Key Elements of Facebook and Twitter
Facebook appeals to people looking to reconnect with old friends and family members or find new friends online; the mashup of features like email, instant messaging, image and video sharing, etc. feels familiar, while Twitter is a bit harder to get your arms around at first.
Most people can very quickly grasp how to use Facebook to connect to friends and family, using it to share thoughts, images, etc. Like MySpace but more geared to adults than teens, Facebook is a social networking Portal; beckoning you not to leave but rather to stick around and communicate within the network.
Twitter on the other hand, encourages you grab ideals in byte-size chunks and use your updates as jumping off points to other places or just let others know what you’re up to at any given moment.
Why People Love Facebook
Facebook appeals to social animals and can be very addicting to people who have an insatiable appetite to stay connected with friends and make new acquaintances. In fact, some people report they rarely use email or IM tools anymore in their online social communications anymore, relying almost entirely on Facebook for email, chat, image and video sharing.
Facebook addicts prefer the social portal model versus having to log into AIM, Yahoo Messenger, Gmail, Hotmail, Flickr, YouTube, MySpace, etc. Instead, Facebook gives them a single alternative to all these applications, with one login and interface to manage their online social interaction needs. This largely explains the explosive growth Facebook continues to experience and why the company reportedly invested $200 million in data center upgrades last year to keep up with demand!
Why People Love Twitter
The usefulness of Twitter is not readily as obvious to some people as Facebook; although it may be more addictive once you get the hang of Tweeting; you get more immediate responses and it seems to live somewhere between the worlds of email, instant messaging and blogging. Twitter encourages constant “linking out” to anywhere and, in that respect, is more analogous to a pure search engine; another way to find people and content all over the Net.
Twitter has quickly built brand awareness and a loyal following, especially among the technically adept; bloggers, online marketers, evangelists, basically anyone with something to promote seem to find Twitter extremely valuable.
When asked why they love Twitter, users say like “I can ask a question and get an instantaneous response”. They crave the ability to “tap into the collective consciousness” of others on the network, bouncing ideas off others with whom they would otherwise have no means of connecting. Twitter addicts claim it’s like the old fashioned water cooler, where people can gather to shoot the breeze on whatever topic is on their minds. Twitter is like a communications stream you dive into for an invigorating swim.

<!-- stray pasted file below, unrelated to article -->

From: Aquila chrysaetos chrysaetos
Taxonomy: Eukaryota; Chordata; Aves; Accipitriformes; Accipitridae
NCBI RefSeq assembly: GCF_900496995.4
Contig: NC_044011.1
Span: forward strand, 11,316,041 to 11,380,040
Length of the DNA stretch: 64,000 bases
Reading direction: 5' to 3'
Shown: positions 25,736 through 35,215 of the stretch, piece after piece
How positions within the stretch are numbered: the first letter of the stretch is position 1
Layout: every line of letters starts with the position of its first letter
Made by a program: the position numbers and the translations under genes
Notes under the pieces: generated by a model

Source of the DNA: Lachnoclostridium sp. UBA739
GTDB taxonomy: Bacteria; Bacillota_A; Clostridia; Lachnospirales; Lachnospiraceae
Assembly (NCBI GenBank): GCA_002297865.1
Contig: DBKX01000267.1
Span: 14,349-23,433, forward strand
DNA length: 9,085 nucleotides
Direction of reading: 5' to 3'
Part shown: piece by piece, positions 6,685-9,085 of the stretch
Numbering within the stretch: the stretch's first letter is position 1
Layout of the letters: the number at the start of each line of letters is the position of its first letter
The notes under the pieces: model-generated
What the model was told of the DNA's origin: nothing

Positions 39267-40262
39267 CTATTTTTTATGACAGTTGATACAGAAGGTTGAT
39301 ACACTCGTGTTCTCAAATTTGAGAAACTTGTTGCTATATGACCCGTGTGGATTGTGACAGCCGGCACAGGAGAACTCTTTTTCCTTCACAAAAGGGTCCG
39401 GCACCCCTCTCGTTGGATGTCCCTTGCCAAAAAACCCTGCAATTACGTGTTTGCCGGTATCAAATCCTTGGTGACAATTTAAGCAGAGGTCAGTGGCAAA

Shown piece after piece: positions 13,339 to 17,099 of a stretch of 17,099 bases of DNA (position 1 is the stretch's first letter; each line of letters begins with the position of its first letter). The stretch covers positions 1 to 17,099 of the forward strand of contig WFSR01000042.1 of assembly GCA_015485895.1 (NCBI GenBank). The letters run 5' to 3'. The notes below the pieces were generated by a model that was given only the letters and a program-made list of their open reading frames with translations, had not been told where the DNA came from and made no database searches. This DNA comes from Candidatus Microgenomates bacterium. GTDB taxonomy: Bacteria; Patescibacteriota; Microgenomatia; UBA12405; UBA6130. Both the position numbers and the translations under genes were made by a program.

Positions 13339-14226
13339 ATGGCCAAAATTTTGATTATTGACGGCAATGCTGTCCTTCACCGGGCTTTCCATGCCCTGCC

Different Communication Styles for Different Social Settings
Let’s say you go to a wedding or other social gathering where lots of people know each other. The style and tone of communication there will be more like using Facebook; you chat with old friends and acquaintances, mixing and mingling in an intimate manner. In this setting, people tend to feel more relaxed and “in their element”. Conversations are familiar and center on shared experiences and connections.
Now, when you go to a large party or social event where you don’t know most of the people in attendance, you will use a very different style of communication, more like Twitter; you want to meet people and somehow make yourself known, stand out from the crowd, make an impression, self promote and make new connections. Twitter is like getting the podium and not everyone feels comfortable or knows how to stand comfortably in the spotlight.
In fact, almost all of us, when first approaching Twitter, tend to use it to post useless updates like “Going to lunch”, thinking of it as a another tool to communicate with friends, when in fact, it is more like stepping on to a stage, where you are communicating with an audience and quickly find that you need to find a voice and say something useful and interesting or quickly lose the attention of your audience. People refer to Twitter as a mini or micro blogging platform.
Facebook is still at the forefront of social media and Twitter proves to be a boon in the marketing efforts of small businesses in spite of the fact that you have to compress what you’d like to say into 140 characters.
But there’s still the question, “Which of the two social media sites are better?”
Both have advantages over the other but there are disadvantages to each as well:
- It’s FREE.
- Customer Acquisition. There are 500 million active users on Facebook so you’re sure to find plenty of potential customers.
- Female Baby Boomers are There. It’s no secret that women aged 55 and over are the fastest growing demographic on Facebook. And it’s also no secret that women between ages 55 and 64 are now the biggest spenders.
- Facebook “Likes.” Utilizing the Facebook “Like” button can improve your SEO value.
- Facebook Fan Pages. A Facebook Fan Page with your business name in the title can boost your search engine rank. Give that a push by posting backlinks to your site and watch your SEO improve greatly over time.
- Viral Capability. Sharing information that can easily go viral with a lot of people is easy. Do it in one click as opposed to the time involved in creating and sending individual messages.
- Contests Are A Hit. Facebook and contests just seem to go together. Word spreads quickly and participation tends to be much higher than it would be if the contest were run strictly from your blog or website.
- Leverage And Build Your Brand. Interacting with people through pages, groups, events, Facebook Places and even community pages gives you more visibility and helps you carve out an image that builds trust and transmits that you’re an authority.
- Search locally. The search feature allows businesses to connect to potential customers that are within their area and close to home.